Priya Bhavani Shankar: You can learn acting just by looking at Kamal Haasan's eyes
In a candid chat, Priya Bhavani Shankar talks about breaking stereotypes and learning to navigate the fame game
Dressed in a casual ‘no paparazzi’ tee and jeans, the first thing Priya Bhavani Shankar ask us is if she can take her heels off. “I’ve been dying to get out of these,” she adds, making herself comfortable on a couch. There’s a lot of bustle around as we set up the video equipment, and meanwhile, a housekeeping staff hands her a cup of coffee. “Neenga pottadha? Romba nalla iruku,” she says. Priya’s effortless charm has always got her ardent followers, right from her television days. She is a star now, but the fame sits easily on her shoulder. This wasn’t the original dream. “Had I wanted cinema, I wouldn’t have taken the long-winded route I did,” begins Priya. But the detachment has helped. “I wouldn't say I struggled for this, but it wasn't easy as well. Somewhere, I am thankful that I had the space to make choices patiently, with more clarity.“
Priya confesses about taking cinema lightly at the start. “I didn't realise I had landed an opportunity that so many people yearn for. I took it for granted. I feel I could have looked better in Meyaadha Maan, or even performed better. Jolly-a vandhen, pannen, ponen.” But the sets of Kadaikutty Singam changed her perception towards cinema, surrounded as she was by several veterans from the industry. “If so many directors still want Sathyaraj sir, it is because of what he brings to the table; how he uses his time on sets productively. I learnt professionalism on that set; I implemented it in Monster." And now, the Mafia actor means serious business. “For the past year, I have been through so much personal struggle that my work has maintained my sanity. In all my previous jobs, I have been happy but never this dedicated.”
Conversation with Priya flows easily, as though it were with a friend, but you can see she has quite mastered the technique of being specific yet vague. As we speak of dreams she let go, for example, Priya speaks eloquently about how persistent she could be, and the trauma she went through. “I didn’t let go of them, the doors were shut on me. I was holding certain things so tightly, that I didn’t realise they were cutting through me.” But she doesn’t let us know what exactly those dreams were. Was it maybe the almost-finished novel she speaks of with fond emotion? This tight-rope between being honest and being guarded, is evident as she speaks of her relationship too, which has been in the news for some time now. Did she worry about her image? In Priya’s case, she didn’t really have an option. “Even my HOD knew about it!” she says with a laugh. “Had cinema been a planned step in my journey, I would have been more guarded about it, I guess. But now, I don't feel comfortable hiding it all of a sudden.” The reason, she says, is the public commentary private lives get subjected to. “When someone says they are in a relationship, our society wants them to be together forever. If that doesn't happen, then judgments are passed and the girl quickly becomes 'characterless'. I hate when people throw filthy comments on someone's personal life without knowing anything.” However, she acknowledges that it is part of the package. “When you get so much love and affection, one has to accept this as well.”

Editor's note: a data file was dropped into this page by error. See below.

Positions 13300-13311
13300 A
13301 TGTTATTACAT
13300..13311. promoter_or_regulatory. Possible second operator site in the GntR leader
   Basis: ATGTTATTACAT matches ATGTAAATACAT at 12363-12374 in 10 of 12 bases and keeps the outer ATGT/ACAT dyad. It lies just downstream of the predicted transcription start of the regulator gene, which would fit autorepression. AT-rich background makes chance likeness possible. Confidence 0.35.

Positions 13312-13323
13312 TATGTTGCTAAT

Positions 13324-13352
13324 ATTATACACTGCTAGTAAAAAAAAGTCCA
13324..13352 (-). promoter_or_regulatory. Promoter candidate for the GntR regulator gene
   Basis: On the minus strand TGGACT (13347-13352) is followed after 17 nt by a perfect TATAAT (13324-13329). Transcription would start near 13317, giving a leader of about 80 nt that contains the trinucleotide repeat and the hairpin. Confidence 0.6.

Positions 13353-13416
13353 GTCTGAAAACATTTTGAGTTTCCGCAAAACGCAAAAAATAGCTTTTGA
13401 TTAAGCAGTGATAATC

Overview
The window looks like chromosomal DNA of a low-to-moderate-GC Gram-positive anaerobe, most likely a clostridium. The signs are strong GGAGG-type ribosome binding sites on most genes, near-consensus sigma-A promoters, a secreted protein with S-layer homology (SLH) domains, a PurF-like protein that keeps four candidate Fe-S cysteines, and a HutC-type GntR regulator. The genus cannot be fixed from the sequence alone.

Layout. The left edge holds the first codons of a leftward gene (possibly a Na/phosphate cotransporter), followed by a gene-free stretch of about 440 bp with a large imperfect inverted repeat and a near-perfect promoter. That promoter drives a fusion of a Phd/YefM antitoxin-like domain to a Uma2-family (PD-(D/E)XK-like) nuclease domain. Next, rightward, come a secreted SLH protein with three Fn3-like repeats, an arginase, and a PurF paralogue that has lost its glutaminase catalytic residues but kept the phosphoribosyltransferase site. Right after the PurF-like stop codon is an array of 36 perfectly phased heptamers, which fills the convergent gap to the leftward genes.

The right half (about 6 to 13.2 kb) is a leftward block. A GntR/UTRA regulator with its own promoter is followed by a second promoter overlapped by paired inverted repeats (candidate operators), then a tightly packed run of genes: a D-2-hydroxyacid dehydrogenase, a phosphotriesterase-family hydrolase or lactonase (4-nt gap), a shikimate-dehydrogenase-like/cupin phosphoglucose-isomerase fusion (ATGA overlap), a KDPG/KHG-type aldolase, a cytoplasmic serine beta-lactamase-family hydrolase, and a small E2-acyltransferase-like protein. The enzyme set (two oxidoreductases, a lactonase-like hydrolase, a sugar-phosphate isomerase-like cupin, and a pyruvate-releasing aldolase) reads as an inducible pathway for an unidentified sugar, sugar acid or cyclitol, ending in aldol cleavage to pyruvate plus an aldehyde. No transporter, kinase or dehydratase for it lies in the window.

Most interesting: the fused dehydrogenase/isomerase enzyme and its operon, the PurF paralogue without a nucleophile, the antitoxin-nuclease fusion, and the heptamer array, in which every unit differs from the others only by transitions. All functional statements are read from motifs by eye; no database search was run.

This acceptance has manifested in several ways, an example being how she handles with bullying online. Almost a year back, the actor had some strong words for a ‘fan', who had unwarranted criticism for her choice of clothes. “I still stand by my words. His words, ‘you were my dream girl, not any more’, instigated me. Such mentality had to be answered. Not that I want to be anyone’s dream girl.” Priya adds that these days, she takes it all lightly. “I realised pretty late that we can't change anyone. People have blind opinions. I laugh at comments like, "You dress like this because you don't have enough offers." Really? As if wearing a semi-transparent shirt would make producers queue up to sign me,” she says, laughing.
This acquired practicality also shows as we speak of her work and her list of releases. “I am not sure of other industries, but in our industry, to have a film release is an achievement unto itself,” she discloses. Thus, the producer is first on her checklist. “A good producer can ensure that even an average film reaches the audience well. And then, it is the script and the director.” This has led to breaking a few stereotypes, beginning from Mafia, where she sheds the ‘girl-next-door’ avatar to play a stylish cop. There’s also Radhamohan’s Bommai, where she plays an eccentric role, that SJ Suryah is convinced will win her admirers. “I knew I could pull it off. The character I played on TV for a year and a half wasn't me, but that was who Priya was for the audience, for a long time. Naa podra oru photo ke, thittama seri irunthuttu po nu, enna vidrathuku time eduthuchu,” she says. But she notes that she can’t play the same roles over and again. “I completely trust my directors. They know whether the performance works when they see the monitor, so I just look at them. And with Mafia, the audience seems to have accepted me as well.”
Meeting the Indian
All I had to was to just look at Kamal sir’s face; one can just follow his eyes and emote. Unnoda thiramaya lam veetla vechutu vandhrundra madhri irunthuchu. His performance is so natural, and the number of variations he gives is mind-boggling! Kamal sir is completely in love with this process. For him, nothing is complicated. He is also so updated with everything that one wonders where he gets the time for all of it. He is someone the Indian industry should be proud of.